History Overview

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The USS Bon Homme Richard was launched on November 26, 1944 after hundreds of workers at the New York Navy Yard worked for over a year to build this 872-foot ship. In 1944, the Bon Homme Richard set sail on her maiden voyage, conducting training exercises in the Chesapeake Bay.

By 1945, the vessel was ready for battle, traveling through the Panama Canal to San Diego and then Pearl Harbor. From there, she traveled on to the Caroline Islands where the ship became part of the Fast Carrier Force 38. The Bon Homme Richard flew carrier air patrols and led air strikes against Okino Daito Jima.

The entire fleet then moved and anchored at Leyte Gulf in the Philippine Islands. The USS Bon Homme Richard remained there until June 30, 1945, conducting night flights, training troops and replenishing forces on the Japanese home islands. This ship also participated in operations against Hokkaido, Kyushu, Honshu and Shikiku during the fall of 1945.

Negotiations for Japan's surrender were taking place at this time, so the fleet's missions were mainly passive. In August of this year, Captain H.F. Fick took over leadership of the USS Bon Homme Richard CVA-31. Until the Japanese officially surrendered, Task Force 38, including the USS Bon Homme Richard CVA-31, continued patrolling the Far East's waters.

In late 1945, the Bon Homme Richard became part of the "Magic Carpet" mission, in which ships carried troops from Guam and other Far East posts to the United States. She returned to San Francisco in October 1945 and after a brief trip to Pearl Harbor, returned to Puget Sound and was inactivated.

The USS Bon Homme Richard was inactive as part of the Pacific reserve fleet for over five years. In 1951, she was activated under the command of Captain Cecil B. Gill. After a few months of training and a shakedown cruise and repairs, the ship joined Task Force 77 to aid troops in the Wonsan area during the Korean Conflict. During this time, the Bon Homme Richard was involved in air strikes against North Korea's railroads, bridges, truck convoys, trenches, warehouses and troop barracks. Over 150 offensive and defensive sorties flew from her decks in the East China Sea.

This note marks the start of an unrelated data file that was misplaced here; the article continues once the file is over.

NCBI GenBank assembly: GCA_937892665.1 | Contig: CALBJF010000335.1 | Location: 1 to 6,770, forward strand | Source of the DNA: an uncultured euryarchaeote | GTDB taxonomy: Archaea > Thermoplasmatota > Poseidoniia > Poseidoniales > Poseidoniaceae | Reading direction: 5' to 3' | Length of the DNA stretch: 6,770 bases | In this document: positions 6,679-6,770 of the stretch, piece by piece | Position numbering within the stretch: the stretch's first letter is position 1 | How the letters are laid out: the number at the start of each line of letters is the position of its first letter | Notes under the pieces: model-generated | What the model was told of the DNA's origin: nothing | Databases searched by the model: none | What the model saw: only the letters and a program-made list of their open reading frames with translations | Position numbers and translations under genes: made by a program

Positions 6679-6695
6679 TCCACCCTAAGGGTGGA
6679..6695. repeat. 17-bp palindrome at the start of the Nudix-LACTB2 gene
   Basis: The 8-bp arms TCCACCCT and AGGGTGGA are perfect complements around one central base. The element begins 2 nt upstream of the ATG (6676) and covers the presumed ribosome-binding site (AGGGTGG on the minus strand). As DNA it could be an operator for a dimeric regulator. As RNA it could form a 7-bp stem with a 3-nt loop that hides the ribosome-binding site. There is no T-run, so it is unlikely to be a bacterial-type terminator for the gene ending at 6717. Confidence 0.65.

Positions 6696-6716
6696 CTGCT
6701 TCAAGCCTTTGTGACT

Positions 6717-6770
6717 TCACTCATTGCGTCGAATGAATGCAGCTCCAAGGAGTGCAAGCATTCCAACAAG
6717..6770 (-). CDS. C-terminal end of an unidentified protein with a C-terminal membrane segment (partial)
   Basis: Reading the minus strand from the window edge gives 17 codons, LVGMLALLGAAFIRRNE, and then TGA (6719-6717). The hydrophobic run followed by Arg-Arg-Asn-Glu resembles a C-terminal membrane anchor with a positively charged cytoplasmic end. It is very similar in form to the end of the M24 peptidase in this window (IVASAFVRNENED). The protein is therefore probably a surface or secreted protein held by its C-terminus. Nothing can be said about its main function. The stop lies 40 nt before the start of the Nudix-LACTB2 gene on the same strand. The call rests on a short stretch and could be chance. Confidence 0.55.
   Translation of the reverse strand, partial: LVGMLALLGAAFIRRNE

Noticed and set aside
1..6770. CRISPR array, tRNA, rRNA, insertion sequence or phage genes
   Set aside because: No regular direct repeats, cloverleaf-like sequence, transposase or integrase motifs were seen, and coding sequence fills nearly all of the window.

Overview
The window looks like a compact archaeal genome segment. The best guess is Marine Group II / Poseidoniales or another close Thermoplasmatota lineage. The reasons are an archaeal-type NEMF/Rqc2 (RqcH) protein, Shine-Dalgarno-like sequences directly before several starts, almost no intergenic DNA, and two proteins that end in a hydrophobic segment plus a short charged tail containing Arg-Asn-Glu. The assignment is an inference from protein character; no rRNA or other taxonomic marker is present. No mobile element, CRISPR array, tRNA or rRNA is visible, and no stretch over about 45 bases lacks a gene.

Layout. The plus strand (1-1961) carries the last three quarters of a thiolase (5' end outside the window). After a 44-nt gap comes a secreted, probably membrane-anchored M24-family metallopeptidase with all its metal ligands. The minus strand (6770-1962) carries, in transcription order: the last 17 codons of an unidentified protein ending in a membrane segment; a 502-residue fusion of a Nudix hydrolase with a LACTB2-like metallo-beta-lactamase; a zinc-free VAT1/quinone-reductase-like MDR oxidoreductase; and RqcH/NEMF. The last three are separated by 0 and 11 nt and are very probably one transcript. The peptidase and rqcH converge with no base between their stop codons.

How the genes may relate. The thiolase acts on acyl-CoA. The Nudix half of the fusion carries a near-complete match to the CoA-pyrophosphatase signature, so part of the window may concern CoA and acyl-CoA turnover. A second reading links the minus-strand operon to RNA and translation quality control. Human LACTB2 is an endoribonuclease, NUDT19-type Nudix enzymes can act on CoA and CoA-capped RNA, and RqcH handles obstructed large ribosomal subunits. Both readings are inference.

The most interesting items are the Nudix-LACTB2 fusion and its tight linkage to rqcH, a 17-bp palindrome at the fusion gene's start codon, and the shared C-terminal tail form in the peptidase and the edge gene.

Following another brief inactive period, the USS Bon Homme Richard became one of the select World War II ships to also take part in the Vietnam War. She was reactivated in 1964 and sent to the coast of Vietnam. In 1966, the ship was sent to Long Beach Naval Shipyard for a complete overhaul, which included installation of an air conditioning system and automatic data processing system.

Her landing flight deck was resurfaced in aluminum and after over a year, the USS Bon Homme Richard left the United States again for Vietnam. She was involved in strikes against North Vietnam's Red River Valley and a number of enemy cities, destroying 14 interceptor aircrafts and launching a record 73 strikes against enemies.

In 1968, the ship returned to Yankee Station and joined Task Force 77's support campaigns in both North and South Vietnam. While there, she played a major role with her flights responsible for destroying 750 enemy trucks, 600 logistic crafts, 93 bridges, 31 railroad cars, 40 river crossings and 3 more MIG aircrafts. After routine repairs and upkeep, the ship left on voyages again in 1969 and 1970. The USS Bon Homme Richard CVA-31 was the first carrier to deploy to Vietnam's combat waters six separate times.

The ship was retired and dry docked in San Francisco. She was decommissioned in July of 1971 and later, like most ships from this time period, sold for scrap metal. As an interesting piece of trivia, lead singer of the Doors Jim Morrison's father, RADM (then Captain) George S. Morrison served as Commanding Officer of this ship from November 23, 1963 to November 25, 1964. He spoke at the ship's decommissioning ceremony on July 2, 1971, just hours before his son's death in Paris.